"One of the most difficult things about understanding climate change is understanding the size of the actual climate problem relative to the size of the potential solutions. If I tell you that we will not emit billions of tons of CO2 as a result of Covid-19, that sounds like a lot unless you know how to compare it to the size of the greenhouse gas crisis," HyperGiant climate advisor Noam Bar-Zemer tells CNBC Make It. "This tool makes it easier for people to compare and understand the impact of proposed solutions."

Austin, Texas-headquartered HyperGiant, which was founded in 2018 and has more than 230 employees, works with companies in industries from space to healthcare to problem-solve and boost efficiency via artificial intelligence solutions. The company makes "mid-eight figures" in revenue, CEO Ben Lamm tells CNBC Make It. 

"The climate crisis is one of our biggest threats to humanity we will face," Ben Lamm, the CEO of HyperGiant, tells CNBC Make It. "We want people to better understand climate change and to better be able to take action."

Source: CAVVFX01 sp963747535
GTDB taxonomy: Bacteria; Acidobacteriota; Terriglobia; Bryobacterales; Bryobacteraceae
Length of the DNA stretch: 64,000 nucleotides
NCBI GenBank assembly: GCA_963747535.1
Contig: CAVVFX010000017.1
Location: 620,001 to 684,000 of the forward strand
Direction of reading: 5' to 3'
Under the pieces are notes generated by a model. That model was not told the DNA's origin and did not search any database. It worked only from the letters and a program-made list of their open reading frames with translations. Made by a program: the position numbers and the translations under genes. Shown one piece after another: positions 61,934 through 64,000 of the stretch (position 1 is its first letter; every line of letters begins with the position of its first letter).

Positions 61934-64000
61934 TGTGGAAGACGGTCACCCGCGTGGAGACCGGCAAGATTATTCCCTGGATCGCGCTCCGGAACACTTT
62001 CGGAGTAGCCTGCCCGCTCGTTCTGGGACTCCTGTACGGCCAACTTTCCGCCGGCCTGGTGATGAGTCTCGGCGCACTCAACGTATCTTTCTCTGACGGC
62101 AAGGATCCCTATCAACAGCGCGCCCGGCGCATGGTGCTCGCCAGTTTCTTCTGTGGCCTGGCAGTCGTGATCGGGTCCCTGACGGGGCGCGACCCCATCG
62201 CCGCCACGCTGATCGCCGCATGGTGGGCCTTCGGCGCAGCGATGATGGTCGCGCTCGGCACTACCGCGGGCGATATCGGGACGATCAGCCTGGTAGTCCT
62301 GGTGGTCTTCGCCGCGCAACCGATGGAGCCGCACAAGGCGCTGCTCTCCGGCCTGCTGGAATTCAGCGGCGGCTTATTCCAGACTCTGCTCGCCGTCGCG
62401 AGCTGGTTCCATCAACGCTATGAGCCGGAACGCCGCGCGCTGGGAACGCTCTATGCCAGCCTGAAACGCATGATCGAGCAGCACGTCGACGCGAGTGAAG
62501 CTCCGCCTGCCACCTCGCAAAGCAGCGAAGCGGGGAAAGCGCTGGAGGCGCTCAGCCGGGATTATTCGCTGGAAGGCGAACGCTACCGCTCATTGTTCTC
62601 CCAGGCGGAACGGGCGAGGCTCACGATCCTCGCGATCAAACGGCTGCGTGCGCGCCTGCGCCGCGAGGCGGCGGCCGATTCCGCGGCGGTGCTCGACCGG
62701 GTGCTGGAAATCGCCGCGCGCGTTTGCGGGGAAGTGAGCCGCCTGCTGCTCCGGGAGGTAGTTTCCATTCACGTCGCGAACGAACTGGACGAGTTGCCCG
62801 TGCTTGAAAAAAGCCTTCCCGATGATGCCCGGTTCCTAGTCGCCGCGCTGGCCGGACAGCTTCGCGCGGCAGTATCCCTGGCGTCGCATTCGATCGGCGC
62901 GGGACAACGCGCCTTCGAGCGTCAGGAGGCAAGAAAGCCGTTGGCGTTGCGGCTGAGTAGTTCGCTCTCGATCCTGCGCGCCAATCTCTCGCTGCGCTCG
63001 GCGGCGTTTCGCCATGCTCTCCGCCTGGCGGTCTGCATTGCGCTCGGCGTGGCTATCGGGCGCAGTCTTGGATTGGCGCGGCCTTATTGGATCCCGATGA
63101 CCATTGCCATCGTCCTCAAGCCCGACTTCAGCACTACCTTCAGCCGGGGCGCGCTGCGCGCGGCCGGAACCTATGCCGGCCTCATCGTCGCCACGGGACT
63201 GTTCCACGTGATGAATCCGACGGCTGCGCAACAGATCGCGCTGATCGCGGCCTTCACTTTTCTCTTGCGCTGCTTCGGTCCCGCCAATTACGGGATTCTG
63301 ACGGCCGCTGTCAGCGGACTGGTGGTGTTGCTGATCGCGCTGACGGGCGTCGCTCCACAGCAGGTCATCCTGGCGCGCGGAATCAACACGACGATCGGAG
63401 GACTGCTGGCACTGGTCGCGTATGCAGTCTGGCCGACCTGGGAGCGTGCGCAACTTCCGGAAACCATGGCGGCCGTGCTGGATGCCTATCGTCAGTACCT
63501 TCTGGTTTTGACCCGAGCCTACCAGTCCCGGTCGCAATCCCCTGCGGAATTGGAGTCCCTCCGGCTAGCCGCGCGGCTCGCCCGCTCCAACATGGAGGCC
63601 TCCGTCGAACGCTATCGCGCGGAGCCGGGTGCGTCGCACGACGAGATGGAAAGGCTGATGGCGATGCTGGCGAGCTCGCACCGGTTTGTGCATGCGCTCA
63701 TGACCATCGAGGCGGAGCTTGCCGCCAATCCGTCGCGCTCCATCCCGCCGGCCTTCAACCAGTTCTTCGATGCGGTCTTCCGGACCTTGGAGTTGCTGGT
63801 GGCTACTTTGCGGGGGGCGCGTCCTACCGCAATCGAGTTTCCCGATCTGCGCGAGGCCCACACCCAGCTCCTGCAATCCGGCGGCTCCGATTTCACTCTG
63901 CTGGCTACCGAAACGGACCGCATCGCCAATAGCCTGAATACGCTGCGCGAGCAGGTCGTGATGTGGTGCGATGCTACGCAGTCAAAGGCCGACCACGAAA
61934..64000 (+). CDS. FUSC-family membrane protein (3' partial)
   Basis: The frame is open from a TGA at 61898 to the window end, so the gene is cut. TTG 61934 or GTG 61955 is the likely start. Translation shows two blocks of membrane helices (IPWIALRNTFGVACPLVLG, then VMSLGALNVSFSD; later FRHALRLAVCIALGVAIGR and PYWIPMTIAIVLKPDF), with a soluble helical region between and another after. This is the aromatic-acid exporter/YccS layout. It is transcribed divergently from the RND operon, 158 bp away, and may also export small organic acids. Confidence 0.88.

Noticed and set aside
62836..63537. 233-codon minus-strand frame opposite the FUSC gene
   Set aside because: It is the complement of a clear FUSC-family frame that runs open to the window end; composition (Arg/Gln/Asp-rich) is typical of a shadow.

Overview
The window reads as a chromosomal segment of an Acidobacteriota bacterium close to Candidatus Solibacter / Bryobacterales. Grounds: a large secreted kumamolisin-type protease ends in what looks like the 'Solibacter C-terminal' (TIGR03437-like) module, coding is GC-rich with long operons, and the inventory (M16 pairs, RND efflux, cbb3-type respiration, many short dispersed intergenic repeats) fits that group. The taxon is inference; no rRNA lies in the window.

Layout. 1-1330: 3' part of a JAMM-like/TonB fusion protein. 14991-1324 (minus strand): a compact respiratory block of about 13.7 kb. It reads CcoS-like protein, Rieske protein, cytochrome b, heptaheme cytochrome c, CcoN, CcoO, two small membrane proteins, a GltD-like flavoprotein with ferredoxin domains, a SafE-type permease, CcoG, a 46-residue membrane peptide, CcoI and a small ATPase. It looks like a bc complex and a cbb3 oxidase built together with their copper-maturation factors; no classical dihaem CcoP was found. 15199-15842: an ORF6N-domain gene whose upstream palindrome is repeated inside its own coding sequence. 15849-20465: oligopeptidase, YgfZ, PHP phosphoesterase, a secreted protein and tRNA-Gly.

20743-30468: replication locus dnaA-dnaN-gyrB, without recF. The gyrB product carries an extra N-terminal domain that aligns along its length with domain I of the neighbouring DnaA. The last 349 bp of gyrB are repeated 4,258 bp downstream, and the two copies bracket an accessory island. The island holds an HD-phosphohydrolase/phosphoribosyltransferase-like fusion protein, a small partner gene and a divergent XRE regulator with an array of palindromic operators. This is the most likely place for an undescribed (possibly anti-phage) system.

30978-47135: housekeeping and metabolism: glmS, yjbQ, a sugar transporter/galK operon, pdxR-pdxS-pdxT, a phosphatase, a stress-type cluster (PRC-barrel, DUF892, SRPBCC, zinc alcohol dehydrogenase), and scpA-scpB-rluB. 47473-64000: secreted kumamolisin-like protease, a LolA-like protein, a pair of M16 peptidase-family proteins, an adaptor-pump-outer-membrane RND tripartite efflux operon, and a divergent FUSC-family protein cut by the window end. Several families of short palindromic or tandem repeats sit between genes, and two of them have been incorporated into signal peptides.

Photo courtesy HyperGiant

The tool, which HyperGiant says does not make the company any money, was built with emissions data from multiple sources including the Environmental Information Administration (EIA) and the Environmental Protection Agency (EPA), according to a written statement from the company. (Of the tool, the EPA told CNBC Make It: "It's too early to draw conclusions or offer a reaction, and more analysis is needed." Also, the EPA pointed to the tool airnow.gov, where people can see air quality information and forecasts. The EIA did not immediately respond to a request for comment.)

"We will continue to improve on and iterate the model and hope that in the future it can be even more useful to governments and policymakers as they work to think about, visualize and understand the scope of climate change,"  Lamm tells CNBC Make It. 

Seeing how much global, population-level change it will take to steer the climate crisis away from disaster is also intended to be a wake up call, says Lamm. 

"We wanted people to understand and be able to visualize how their actions impact our cumulative emissions cloud. I think we talk a lot about individual action, which is important, but we also really need to push people to lobby for collective action and governance if we are going to change things long-term," Lamm tells CNBC Make It.